July 19 is National Daiquiri Day

national daiquiri day

Hemingway statue at El Floridita

Today is National Daiquiri Day. Although conflicting legends abound, the most likely origin story credits an American engineer named Jennings Cox for the drink’s invention.

In 1898, Cox supervised an iron mining operation in a town off the coast of Cuba called Daiquiri. Every night he and his crew gathered at a local bar after work.

One evening when the bar ran out of gin, Cox blended Bacardi with sugar and lime and named it after the Daiquiri mines.  It quickly became a staple in Havana.

In 1909, the U.S.S. Minnesota docked in the area. Captain Charles Harlow brought junior medical officer Lucius Johnson with him on a tour of the 10-year-old Spanish-American battlegrounds. They met Cox at Daiquiri and enjoyed his creation.

Johnson brought the recipe to the Army and Navy Club in Washington, DC, where it became a favorite—except during Prohibition, of course. By the 1940s, the daiquiri had become a fixture in bars across the country.

National Daiquiri Day falls just two days before the birthday of Ernest Hemingway (July 21, 1899 – July 2, 1961). The author immortalized the cocktail in his novel, Islands in the Stream: “This frozen daiquiri, so well beaten as it is, looks like the sea where the wave falls away from the bow of a ship when she is doing thirty knots.”

He’s also quoted as saying, “Don’t bother with churches, government buildings or city squares, if you want to know about a culture, spend a night in its bars.”

He certainly followed his own advice. El Floridita, a bar Hemingway frequented in Havana, Cuba, has immortalized him with a life size statue. The bartender there, Constantino Ribalaigua, created a doubly strong, sour version of the cocktail for the writer, who was diabetic and apparently worried more about the toxic effects of sugar than alcohol.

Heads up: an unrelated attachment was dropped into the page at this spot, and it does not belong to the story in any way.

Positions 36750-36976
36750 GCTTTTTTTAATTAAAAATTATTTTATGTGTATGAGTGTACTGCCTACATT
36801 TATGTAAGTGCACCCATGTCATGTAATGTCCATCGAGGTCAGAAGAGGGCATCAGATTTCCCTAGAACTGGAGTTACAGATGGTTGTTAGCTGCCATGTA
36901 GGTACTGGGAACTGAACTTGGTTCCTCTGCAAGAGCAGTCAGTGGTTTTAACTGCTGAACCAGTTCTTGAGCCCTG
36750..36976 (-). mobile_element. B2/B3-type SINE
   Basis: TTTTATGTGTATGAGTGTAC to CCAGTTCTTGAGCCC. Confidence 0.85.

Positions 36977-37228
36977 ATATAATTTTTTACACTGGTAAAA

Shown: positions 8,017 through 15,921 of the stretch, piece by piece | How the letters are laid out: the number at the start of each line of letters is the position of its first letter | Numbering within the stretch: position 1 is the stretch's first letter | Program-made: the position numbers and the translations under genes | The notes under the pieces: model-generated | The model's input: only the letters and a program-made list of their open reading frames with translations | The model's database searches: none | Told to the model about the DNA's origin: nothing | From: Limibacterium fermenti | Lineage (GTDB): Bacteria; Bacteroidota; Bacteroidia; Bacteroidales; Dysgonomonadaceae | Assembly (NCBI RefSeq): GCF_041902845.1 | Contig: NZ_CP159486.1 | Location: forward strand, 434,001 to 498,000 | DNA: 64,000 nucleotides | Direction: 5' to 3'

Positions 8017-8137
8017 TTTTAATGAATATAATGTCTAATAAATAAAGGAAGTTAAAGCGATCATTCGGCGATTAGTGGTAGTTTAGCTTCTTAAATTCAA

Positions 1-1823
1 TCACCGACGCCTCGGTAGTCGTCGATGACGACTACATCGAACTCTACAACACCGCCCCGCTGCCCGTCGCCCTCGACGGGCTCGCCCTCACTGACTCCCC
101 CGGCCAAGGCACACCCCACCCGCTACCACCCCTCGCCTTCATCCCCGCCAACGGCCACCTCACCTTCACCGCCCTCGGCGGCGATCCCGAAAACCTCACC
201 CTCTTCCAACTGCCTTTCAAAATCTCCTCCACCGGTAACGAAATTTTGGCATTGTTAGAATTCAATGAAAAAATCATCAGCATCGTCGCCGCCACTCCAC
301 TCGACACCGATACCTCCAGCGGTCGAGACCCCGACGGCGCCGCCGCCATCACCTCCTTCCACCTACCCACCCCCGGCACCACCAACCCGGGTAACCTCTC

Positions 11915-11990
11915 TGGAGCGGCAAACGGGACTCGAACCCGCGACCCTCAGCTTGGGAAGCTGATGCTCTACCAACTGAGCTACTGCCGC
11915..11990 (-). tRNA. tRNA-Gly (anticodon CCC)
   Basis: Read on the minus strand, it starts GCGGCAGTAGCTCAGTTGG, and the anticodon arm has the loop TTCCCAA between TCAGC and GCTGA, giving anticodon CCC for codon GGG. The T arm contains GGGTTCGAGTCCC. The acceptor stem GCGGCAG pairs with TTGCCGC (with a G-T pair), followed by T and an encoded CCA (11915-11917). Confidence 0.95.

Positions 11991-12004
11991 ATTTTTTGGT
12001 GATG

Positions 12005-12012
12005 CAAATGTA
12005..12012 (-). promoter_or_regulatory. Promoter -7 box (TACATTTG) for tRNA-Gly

The following is based on that recipe, according to A. E. Hotchner, who documented his stay at the author’s home in Cuba in his book entitled Papa Hemingway.

Papa Doble
3 oz Bacardí Carta Blanca
Juice of 2 limes
½ oz grapefruit juice
6 drops of Maraschino liqueur

Blend all ingredients with crushed ice and serve in an ice cold coupe glass.

Whether you like your daiquiris sweet, strong or virginal, raise a glass and have a happy National Daiquiri Day–or evening, if you prefer. Cheers!


Copyright © 2017 Worldwide Weird Holidays

July 9 is Rock ‘n’ Roll Day

rock 'n' roll dayToday is Rock ‘n’ Roll Day. It marks an end as well as a beginning. On July 9, 1956, Dick Clark took over as the host of a show called Bandstand. Less than three weeks before, it had slipped through another man’s hands.

Bandstand premiered in 1950 on WFIL-TV in Philadelphia, PA, and consisted of short musical films—the precursor of music videos—interspersed with interviews of studio guests. Host Bob Horn lobbied to change the format to a TV dance party, with teenagers dancing live to the latest records. The revamped show debuted in October 1952 and was a huge success, making the station owners happy and Horn a wealthy man.

But on June 21, 1956, Horn was arrested for drunk driving. He was fired and producer Tony Mammarella filled in while a new host was chosen. Horn’s poor judgment proved to be the opportunity of a lifetime for radio DJ Dick Clark, who had narrowly escaped disgrace himself in the payola scandal that destroyed the career of Alan Freed, to whom National Disc Jockey Day (January 20) is dedicated.

rock 'n' roll day

Dick Clark, July 1956

Clark’s star rose as Horn’s plummeted: In November, Horn was again arrested for drunk driving, this time causing an accident that injured a small girl. He was indicted on the same day for statutory rape. (He was eventually acquitted.) His reputation in tatters, Horn moved to Texas and changed his last name to Adams.